Porn-induced Erectile Dysfunction

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We talked to Clare Faulkner, a psychosexual and couples’ therapist, about Porn-Induced Erectile Dysfunction given our recent survey of 1,000 men which revealed that 1 in 10 men blame porn for their erectile dysfunction (ED). Here's what she had to say:

Whilst Porn-Induced Erectile Dysfunction (PIED) is not a recognised medical condition, perhaps due to limited research into the topic, I do see men presenting in my practice who believe that porn usage is linked to the quality of their erection and ability to sustain an erection. In therapy addressing how and why it might be impacting sexual performance, and the meaning porn has is an important process. I have seen an increase in younger men presenting with ED and in these cases porn habits were formed at young age providing the basis of their sex education and early sexual experiences. For some clients they have been watching porn for many years before embarking on partnered sex. It can be hard to break the cycle as it becomes a self-soothing mechanism and an effective behavioural strategy to deal with affect. As porn is a dissociative experience it can lead to challenge in focusing attention inward leading to partnered sex feeling out of control or simply not doing it for them.

How to go cold turkey on porn:

Historically presentations of ED where seen in older men, but over the last twenty years we have steadily witnessed numbers increases in the under forties. Contributing factors for ED can be psychological, physical or both and therefore it is recommended that you see a doctor if you develop ED to check for any underlying causes and to discuss treatment. However recent thinking also considers a link with porn. According to the clients I see in practice this stipulation is indicated. Some clients in their early 20’s have grown up with porn as their primary sex education and source of arousal.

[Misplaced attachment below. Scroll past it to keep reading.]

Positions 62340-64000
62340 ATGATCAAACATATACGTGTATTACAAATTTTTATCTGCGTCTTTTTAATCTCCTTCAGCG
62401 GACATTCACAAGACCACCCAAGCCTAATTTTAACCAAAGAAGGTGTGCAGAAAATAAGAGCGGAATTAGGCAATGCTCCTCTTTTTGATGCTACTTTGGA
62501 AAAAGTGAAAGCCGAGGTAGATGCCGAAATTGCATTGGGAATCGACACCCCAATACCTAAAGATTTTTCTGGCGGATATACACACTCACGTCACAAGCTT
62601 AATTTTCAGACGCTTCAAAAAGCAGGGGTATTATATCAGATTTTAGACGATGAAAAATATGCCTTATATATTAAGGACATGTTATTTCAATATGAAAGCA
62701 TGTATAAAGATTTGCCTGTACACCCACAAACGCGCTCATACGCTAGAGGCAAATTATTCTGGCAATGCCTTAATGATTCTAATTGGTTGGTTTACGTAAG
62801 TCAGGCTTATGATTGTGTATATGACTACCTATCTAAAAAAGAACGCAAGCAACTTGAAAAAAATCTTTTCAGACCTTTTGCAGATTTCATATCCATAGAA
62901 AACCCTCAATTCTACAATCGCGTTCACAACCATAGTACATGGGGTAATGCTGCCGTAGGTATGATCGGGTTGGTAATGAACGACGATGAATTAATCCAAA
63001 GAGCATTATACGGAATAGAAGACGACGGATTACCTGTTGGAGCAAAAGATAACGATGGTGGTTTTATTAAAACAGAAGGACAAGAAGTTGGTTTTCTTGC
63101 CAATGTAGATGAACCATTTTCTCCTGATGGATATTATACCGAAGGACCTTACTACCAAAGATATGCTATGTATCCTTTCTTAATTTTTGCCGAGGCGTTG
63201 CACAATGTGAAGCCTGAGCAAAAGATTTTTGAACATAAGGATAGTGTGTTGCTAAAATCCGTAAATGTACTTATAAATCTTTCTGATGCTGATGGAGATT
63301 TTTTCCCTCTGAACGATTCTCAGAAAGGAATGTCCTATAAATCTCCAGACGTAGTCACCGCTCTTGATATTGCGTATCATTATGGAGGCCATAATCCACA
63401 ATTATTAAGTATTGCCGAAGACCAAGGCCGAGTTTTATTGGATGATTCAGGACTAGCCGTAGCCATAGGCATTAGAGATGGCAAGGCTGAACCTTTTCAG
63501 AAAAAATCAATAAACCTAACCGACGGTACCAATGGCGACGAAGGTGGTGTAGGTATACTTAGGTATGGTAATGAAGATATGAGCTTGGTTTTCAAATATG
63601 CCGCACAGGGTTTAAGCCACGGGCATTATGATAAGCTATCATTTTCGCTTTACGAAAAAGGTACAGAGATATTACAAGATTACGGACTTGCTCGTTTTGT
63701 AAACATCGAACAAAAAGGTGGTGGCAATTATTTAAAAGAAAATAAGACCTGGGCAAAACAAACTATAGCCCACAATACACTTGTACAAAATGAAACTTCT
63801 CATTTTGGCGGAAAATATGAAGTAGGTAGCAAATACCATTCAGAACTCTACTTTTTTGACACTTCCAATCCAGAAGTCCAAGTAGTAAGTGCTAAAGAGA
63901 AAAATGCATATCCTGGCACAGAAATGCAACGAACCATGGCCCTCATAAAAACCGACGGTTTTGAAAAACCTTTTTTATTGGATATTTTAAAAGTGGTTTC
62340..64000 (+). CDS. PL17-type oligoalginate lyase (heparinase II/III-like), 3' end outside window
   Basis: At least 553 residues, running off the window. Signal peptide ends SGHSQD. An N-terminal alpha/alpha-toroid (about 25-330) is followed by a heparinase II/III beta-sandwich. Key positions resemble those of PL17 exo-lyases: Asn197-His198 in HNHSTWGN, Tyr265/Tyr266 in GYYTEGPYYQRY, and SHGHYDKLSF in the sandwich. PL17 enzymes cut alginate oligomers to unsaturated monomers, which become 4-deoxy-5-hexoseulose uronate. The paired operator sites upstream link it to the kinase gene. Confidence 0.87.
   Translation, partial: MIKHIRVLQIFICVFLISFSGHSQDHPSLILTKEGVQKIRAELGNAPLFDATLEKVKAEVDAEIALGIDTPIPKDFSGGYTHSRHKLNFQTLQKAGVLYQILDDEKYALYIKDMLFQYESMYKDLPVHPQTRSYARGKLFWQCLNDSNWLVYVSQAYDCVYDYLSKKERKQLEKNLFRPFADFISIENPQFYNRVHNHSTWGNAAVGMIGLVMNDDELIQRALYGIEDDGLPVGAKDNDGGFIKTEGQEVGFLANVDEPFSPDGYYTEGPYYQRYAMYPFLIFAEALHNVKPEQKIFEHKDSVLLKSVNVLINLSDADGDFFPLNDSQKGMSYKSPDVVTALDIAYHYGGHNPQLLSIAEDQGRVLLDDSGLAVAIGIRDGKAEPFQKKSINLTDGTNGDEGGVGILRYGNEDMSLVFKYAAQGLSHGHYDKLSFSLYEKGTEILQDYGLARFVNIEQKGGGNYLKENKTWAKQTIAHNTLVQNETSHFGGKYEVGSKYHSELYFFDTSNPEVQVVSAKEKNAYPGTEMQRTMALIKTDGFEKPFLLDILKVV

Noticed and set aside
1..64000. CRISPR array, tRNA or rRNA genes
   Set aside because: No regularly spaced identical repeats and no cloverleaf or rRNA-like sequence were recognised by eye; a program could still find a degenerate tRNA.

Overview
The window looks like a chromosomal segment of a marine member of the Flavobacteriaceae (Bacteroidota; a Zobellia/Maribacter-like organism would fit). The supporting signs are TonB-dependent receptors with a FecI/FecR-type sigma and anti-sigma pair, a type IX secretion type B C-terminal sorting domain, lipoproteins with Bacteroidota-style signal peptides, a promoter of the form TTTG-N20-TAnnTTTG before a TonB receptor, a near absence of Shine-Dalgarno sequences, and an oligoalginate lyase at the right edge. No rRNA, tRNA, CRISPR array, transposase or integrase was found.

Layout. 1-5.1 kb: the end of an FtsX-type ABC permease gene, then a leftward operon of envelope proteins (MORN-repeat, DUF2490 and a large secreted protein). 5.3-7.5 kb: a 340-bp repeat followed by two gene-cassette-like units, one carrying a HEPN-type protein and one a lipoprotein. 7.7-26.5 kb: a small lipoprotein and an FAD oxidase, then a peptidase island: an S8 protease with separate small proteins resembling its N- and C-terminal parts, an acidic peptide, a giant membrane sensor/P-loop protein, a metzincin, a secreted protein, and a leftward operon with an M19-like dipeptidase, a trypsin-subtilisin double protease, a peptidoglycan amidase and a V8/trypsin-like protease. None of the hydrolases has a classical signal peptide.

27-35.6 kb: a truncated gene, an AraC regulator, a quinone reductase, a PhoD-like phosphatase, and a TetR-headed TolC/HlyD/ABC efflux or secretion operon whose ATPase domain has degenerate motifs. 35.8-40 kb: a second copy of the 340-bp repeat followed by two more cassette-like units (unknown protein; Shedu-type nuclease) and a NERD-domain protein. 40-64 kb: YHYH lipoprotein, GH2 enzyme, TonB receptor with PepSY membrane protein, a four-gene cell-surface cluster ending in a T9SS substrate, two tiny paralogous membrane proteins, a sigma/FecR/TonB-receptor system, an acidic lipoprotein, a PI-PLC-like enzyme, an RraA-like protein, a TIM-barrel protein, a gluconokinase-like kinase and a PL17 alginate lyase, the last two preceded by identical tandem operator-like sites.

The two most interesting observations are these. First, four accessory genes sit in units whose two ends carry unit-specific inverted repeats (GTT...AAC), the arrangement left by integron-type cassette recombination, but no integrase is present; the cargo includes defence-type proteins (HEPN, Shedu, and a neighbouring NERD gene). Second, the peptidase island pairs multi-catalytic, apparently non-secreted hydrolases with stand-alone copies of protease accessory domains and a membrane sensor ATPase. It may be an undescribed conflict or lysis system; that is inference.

Browse wisely

The web is ubiquitous. Gone are the days when teenagers nervously reached for the top shelf in their local newsagent. Growing up in the 1980s/1990s the dictionary provided a technical definition for the words young people now look up online. Research shows children as young as 7 years have stumbled across porn in this way. Half of children between 11-16 years have watched it, with numbers increasing with age.

Reality vs what you see on screen

Excess porn changes how the person becomes sexually aroused and for some clients it becomes challenging to maintain an erection without fantasising about porn. Porn is a dissociative experience which means it can be challenging to focus attention inwards in the body. It can also perpetuate false representations of body image and healthy sexual relationships. Like any movie the content might be true to life or extreme in its content. Some clients report that usage and content might escalate as the original material ceases to have the same impact.